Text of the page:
Just as Brutus was a close companion to Caesar but proved to be his undoing, evolutionary theory seemed to provide a rock-solid foundation for individualism--until Lynn Margulis came along.

Lynn is famous so you might already know her story. In the 1970's she proposed the radical theory that nucleated (eukaryotic) cells evolved not by small mutational steps from bacterial (prokaryotic) cells, but as symbiotic communities of bacteria that became so integrated that the group became a higher-level organism. She was fiercely opposed but carried the day, an accomplishment so great that she was admitted into the National Academy of Sciences in 1983.

The concept of the organism as a group was generalized in the 1990s by John Maynard Smith and Eors Szathmary in two books titled The Major Transitions of Evolution and The Origins of Life: From the Birth of Life to the Origins of Language. Their theory was multilevel selection theory with a twist. The evolution of group-level adaptations requires a process of group-level selection and is undermined by selection within groups. Now for the twist: The balance between levels of selection is not static but can itself evolve. When between-group selection sufficiently dominates within-group selection, the group becomes a superorganism and the lower-level organisms acquire the status of organs. The evolution of nucleated cells was just one of many major transitions, preceded by the evolution of the first cells and possibly even the origin of life itself as groups of cooperating molecular interactions, and followed by the evolution of multicellular organisms, social insect colonies, and--as we shall see--human social groups.

John Maynard Smith is the same person who opposed group selection in the 1960s, as I recount in T&R VII and IX. Somehow he managed to make group selection the lynch pin of major transitions without ever acknowledging an error in his earlier views. Eors Szathmary, his coauthor, fully appreciates the continuity of ideas. Joel Peck is another theoretical biologist who is fully comfortable with multilevel selection and was close to John during the last years of his life. I recently asked Joel how John could have been so schizophrenic about his early and later ideas. Joel shrugged and replied with a question of his own: How does anyone believe in ideas that are inconsistent with each other, such as scientists who also accept religious dogma? Perhaps Maynard Smith simply couldn't bring himself to thoroughly reconsider his earlier ideas on the basis of his own later ideas.

It might seem that the evolution of multi-cellular organisms from single-celled organisms would be simple when they begin as a single cell because all the cells are genetically identical and there can be no selection within groups. Wrong. Mutations occur with every cell division and there are thousands of cell divisions in the lifetime of a multi-cellular organism such as you and I. Mutant cells that are selectively advantageous within the organism are certain to arise and spread, regardless of their effect on the welfare of the group. Cancer is just multilevel selection in which we are the groups. Over the eons, elaborate physiological mechanisms have evolved by between-individual selection to suppress within-individual selection as much as possible.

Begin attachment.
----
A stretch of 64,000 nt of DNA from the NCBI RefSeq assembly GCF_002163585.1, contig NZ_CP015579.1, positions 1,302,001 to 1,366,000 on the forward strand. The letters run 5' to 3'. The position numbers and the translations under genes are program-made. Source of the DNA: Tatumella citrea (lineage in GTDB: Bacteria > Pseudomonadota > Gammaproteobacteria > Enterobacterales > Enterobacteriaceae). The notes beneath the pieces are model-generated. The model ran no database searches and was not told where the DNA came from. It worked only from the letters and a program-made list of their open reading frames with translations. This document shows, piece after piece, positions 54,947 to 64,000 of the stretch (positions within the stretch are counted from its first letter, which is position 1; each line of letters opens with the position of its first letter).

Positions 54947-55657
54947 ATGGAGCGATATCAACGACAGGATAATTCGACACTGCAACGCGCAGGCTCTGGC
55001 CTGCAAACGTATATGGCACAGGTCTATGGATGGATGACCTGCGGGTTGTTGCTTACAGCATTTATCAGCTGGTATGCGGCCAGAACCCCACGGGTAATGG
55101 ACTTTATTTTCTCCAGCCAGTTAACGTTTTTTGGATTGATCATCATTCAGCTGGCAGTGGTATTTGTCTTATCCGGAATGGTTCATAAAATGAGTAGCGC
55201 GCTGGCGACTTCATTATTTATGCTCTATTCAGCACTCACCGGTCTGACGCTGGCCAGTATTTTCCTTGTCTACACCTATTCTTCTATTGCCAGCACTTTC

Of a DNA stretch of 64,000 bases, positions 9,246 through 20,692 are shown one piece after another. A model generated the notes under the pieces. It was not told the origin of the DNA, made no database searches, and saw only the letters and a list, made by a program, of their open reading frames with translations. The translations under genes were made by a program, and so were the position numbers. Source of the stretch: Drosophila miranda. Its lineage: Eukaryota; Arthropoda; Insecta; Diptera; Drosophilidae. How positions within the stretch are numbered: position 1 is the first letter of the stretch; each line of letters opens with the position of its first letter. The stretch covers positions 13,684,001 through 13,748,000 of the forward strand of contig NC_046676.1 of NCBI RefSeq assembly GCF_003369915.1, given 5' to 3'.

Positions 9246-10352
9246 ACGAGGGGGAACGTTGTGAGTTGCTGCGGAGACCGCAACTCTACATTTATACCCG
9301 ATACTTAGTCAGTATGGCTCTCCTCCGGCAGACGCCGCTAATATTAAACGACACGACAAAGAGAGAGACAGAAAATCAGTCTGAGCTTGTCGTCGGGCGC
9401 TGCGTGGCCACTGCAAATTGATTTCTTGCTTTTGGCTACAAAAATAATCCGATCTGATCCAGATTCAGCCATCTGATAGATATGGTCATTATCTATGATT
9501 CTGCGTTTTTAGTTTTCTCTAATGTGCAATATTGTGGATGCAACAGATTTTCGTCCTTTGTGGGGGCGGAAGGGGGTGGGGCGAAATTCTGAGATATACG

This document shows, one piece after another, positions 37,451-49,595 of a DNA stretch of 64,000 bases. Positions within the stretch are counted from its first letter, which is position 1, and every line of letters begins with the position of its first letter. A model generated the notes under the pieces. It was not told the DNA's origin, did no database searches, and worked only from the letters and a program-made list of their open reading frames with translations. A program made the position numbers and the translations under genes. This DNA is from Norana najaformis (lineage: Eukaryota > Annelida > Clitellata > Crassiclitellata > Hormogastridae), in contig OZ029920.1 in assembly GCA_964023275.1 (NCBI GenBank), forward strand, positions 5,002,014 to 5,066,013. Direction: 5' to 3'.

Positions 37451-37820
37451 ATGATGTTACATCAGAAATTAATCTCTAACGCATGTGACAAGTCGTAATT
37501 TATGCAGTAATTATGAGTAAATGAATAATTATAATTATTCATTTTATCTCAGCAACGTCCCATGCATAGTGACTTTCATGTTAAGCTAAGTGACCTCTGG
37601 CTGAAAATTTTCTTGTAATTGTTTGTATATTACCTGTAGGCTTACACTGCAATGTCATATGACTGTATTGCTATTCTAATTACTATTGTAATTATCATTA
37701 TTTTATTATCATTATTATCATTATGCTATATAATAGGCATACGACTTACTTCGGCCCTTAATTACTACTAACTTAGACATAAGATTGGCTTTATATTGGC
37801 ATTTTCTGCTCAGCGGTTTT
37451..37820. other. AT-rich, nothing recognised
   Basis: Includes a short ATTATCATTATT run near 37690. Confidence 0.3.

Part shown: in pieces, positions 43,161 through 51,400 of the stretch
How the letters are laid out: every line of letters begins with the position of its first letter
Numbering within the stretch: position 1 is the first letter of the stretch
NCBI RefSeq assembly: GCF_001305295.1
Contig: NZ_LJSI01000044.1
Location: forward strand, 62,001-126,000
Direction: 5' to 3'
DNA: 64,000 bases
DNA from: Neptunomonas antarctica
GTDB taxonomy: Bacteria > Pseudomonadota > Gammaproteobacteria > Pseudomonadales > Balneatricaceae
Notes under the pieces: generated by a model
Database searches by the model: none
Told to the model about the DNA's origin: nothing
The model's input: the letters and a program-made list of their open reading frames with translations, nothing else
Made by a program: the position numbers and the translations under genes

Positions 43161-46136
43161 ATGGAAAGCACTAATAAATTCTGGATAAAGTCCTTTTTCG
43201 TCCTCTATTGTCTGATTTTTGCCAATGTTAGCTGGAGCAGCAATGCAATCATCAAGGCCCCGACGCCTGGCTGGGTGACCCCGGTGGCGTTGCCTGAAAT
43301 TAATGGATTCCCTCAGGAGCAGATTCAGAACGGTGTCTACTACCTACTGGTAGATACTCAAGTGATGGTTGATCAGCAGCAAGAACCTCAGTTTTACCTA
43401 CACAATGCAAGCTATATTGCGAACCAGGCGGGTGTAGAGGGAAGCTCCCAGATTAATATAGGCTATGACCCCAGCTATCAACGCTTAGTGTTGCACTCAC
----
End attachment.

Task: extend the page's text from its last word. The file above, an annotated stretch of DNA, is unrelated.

The concept of major transitions is one of the most important developments in modern evolutionary thought, but the implications for individualism and multilevel selection theory are seldom discussed. Individualism is the claim that individual organisms are a privileged level of the biological hierarchy, that all of nature and human nature can be explained in terms of individual-self interest, that groups can emphatically not be regarded as organisms writ large, that the idea of individuals evolving "for the good of the group" is deeply erroneous. If within-group selection invariably trumps between-group selection, then all of these claims would be true and evolution would indeed provide a rock-solid foundation for individualism. That's why the issues at stake in the 1960s seemed, and were, momentous.

The issues remain momentous when we decide that between-group selection is important after all and can even dominate within-group selection in the case of major transitions. If we noted the rock-solid foundation that evolutionary theory seemed to provide individualism before, we should equally note when the foundation crumbles. Individualism has nothing left to stand on. Individual organisms are highly integrated and tightly regulated societies. Organisms turn into mere groups when their organization is disrupted by natural selection from within. Mere groups turn into organisms when between-group selection trumps within-group selection. When selection operates at both levels, individuals become strange hybrids of solid citizens and self-seekers, while groups become strange hybrids of coordinated units and dysfunctional outcomes of conflict from within.

Some people will mourn and others will celebrate the death of individualism, but everyone needs to bury it and move on to explore the implications of multilevel selection theory, especially in the realm of human affairs.